Oil was discovered in Nigeria in 1956 at Oloibiri in the Niger Delta after half a century of exploration. Nigeria joined the ranks of oil producers in 1958 when its first oil field came on stream producing 5,100 barrel per day. While actual production started in 1958. On-shore oil exploration accounts for about 65% of total production and it is found mainly in the swampy areas of the Niger Delta, while the remaining 35% represents offshore production and involves drilling for oil in the deep waters of the continental shelf. Nigeria has proven reserves of about 37 billion barrels of predominantly low sulphur light crude, which at current rate of exploitation could last another 38 years. The intention is to expand the reserves to 45 billion barrels and production capacity to 4 million barrels per day. The massive increase in oil revenue as an aftermath of the Middle-East war of 1973 created unprecedented, unexpected and unplanned wealth for Nigeria.
Nigeria joined the Organization of Petroleum Exporting Countries (OPEC) in 1971 and established the Nigerian National Petroleum Company (NNPC) in 1977; a state owned and controlled company which is a major player in both the upstream and downstream sectors. Over the past fifteen years the oil industry has made a variety of contributions to the Nigerian economy. These have included the creation of employment opportunities; local expenditure on goods and services; contributions to government revenues, to gross domestic product, and to foreign exchange reserves; and the supply of energy to industry and commerce. Oil is a major source of energy in Nigeria and the world in general. Oil being the mainstay of the Nigerian economy plays a vital role in shaping the economic and political destiny of the country.
POTENTIAL REASONS WHY THE DECLINE
A more than 30 % decline in oil prices in recent months has shaken the 12 members of OPEC, for three years OPEC had little trouble keeping oil price in the range of $100 per barrel that many of its member consider satisfactory. Nigeria is also face with the challenge of fall in oil price which arises as a result of over dependence on the fortune of the oil markets and the failed attempts to achieve any mindful economic diversification. Prices have come under pressure as global output of crude oil outstripped demand this year, the recent discovery of oil in Shale United State which is expected to add about one million barrel per day of oil production this year and an additional one million barrel per day in 2015 which is a combination of excess supply and weak demand. Lower prices, on the other hand could be very painful for OPEC producers, who depend heavily on oil revenue.
The implication for government revenue is devastating as it affects budgets and economy. The international decline in oil price is on everyone’s lips these days, politicians talk about their economic objectives, businessmen pride themselves on reducing cost and increasing efficiency, government on improving general standard of the populace. However, many of them have no idea on the implication, economic problem such as inflation, unemployment, inequality, privatization, withdrawal of subsidies, and on the international scene fall in exchange rate and devaluation of currency are possible threat to Nigeria.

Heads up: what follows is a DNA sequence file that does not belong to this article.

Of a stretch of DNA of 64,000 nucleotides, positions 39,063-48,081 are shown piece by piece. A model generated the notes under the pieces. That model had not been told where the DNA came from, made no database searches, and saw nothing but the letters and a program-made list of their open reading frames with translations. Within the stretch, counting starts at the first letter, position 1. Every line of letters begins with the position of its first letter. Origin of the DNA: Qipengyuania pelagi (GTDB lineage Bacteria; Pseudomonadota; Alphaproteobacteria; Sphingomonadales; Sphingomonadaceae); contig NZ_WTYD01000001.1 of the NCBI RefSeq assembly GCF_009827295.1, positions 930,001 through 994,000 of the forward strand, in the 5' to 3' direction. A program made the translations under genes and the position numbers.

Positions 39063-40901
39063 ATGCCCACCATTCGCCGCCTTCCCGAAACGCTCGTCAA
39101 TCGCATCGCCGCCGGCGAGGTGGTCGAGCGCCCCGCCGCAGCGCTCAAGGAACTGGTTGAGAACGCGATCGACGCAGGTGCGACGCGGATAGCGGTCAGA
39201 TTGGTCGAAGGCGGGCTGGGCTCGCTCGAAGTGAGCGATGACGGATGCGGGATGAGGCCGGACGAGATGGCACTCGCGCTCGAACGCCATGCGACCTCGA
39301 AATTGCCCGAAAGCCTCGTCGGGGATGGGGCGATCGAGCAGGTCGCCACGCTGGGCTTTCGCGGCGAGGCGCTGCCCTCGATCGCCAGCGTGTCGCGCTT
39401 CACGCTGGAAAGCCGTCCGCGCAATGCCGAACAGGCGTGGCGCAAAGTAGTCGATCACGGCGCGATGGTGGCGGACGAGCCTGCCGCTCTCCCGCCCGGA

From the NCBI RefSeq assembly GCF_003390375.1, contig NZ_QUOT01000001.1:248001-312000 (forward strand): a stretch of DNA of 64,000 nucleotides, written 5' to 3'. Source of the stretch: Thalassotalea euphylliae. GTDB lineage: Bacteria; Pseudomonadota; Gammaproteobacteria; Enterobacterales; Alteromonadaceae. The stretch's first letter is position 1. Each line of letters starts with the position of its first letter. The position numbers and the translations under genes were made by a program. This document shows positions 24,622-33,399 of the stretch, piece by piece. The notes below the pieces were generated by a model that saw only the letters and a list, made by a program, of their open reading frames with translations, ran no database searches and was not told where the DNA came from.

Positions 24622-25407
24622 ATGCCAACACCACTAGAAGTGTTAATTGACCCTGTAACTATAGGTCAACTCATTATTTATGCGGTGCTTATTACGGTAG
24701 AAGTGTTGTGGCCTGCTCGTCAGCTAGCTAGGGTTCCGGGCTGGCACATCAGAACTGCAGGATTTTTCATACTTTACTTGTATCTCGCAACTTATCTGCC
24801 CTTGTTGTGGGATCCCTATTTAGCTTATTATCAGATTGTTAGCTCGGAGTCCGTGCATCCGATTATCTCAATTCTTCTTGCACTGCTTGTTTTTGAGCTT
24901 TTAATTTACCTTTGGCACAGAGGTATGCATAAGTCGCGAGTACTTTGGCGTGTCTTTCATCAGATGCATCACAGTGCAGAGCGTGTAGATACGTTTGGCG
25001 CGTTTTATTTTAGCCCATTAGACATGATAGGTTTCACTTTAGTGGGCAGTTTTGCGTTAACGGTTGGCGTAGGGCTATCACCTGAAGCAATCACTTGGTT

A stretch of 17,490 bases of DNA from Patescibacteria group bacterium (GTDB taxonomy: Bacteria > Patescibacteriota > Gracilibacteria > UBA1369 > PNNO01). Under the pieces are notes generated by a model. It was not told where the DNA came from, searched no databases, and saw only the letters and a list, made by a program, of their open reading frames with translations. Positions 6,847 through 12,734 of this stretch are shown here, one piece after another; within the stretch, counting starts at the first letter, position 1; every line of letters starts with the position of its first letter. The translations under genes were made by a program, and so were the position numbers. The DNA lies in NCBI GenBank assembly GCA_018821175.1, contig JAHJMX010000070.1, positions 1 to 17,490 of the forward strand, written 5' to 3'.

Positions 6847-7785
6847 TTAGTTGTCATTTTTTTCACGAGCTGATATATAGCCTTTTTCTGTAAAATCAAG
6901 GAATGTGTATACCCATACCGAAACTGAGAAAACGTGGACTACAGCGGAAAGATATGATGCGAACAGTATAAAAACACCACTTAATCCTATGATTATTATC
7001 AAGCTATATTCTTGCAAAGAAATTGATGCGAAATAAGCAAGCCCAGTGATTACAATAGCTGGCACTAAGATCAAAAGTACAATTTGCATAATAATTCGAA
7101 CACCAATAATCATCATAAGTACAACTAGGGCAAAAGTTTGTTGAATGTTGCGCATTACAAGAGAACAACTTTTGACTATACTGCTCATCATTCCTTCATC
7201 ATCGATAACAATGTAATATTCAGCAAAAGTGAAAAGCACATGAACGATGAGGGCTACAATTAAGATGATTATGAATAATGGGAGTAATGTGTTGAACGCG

Currently the Nigerian economy is under depression characterized by heavy unemployment and a very low consumer demand. As a result most industries are operating on excess capacity, profits have fall, in some cases profits are negative and to install confidence in the future will be very tasking and businessmen will be very unwilling to invest. More so, nearly 95% of Nigerians are traveling to destination in southeast Asia and India for medical treatment according to Mckinsey with others because the Nigerians hospitals cannot carry out very serious medical procedure due to lack of improve technology. This implies that there is need to stabilize the exchange rate as it is central to economic development and growth. Furthermore, the implication of the current fall in oil price is the pattern of expenditure, large proportion of government spending is on recurrent expenditure particularly the on basic amenities such as food, portable drinking water, power supply, free essential drugs, free maternity drugs and most importantly on National Health Insurance Scheme which aim at increasing subsidies to pay for the premiums of low-income population and to insure against expenditure fluctuation.
From the above analysis, it is concluded that, the Nigerian economy is heavily dependent on the revenue from crude oil export. The improved performance of the oil sector promoted massive inflow into the country. The challenges here are that, the effective utilization of these funds is to safeguard the future of the economy, and this should take into cognizance that, oil is an exhaustible asset which can disappear unlike agriculture. Nigeria is endowed with large fertile agricultural land, river, streams, lakes, forest and grassland, as well as a large active population that can sustain a productive and profitable agricultural sector. This enormous resource base can support a vibrant agricultural sector capable of ensuring self-sufficiency in food and providing raw material for industrial sector, as well as providing gainful employment for teeming population and generating foreign exchange through exports. In spite of the endowments, the sector has continuously produced below its potentials which decreases the Gross Domestic Product (GDP). The effect of the “Dutch disease” on non-oil export is worsened rather than improved by the government policies. There has been no clear vision and emphasis on the non-oil commodities to be exported which will impact negatively on the ability of the government to finance the health sector adequately.
Amina Abubakar is a young female health economist residing in Kano, Nigeria. Follow me @BukarAmina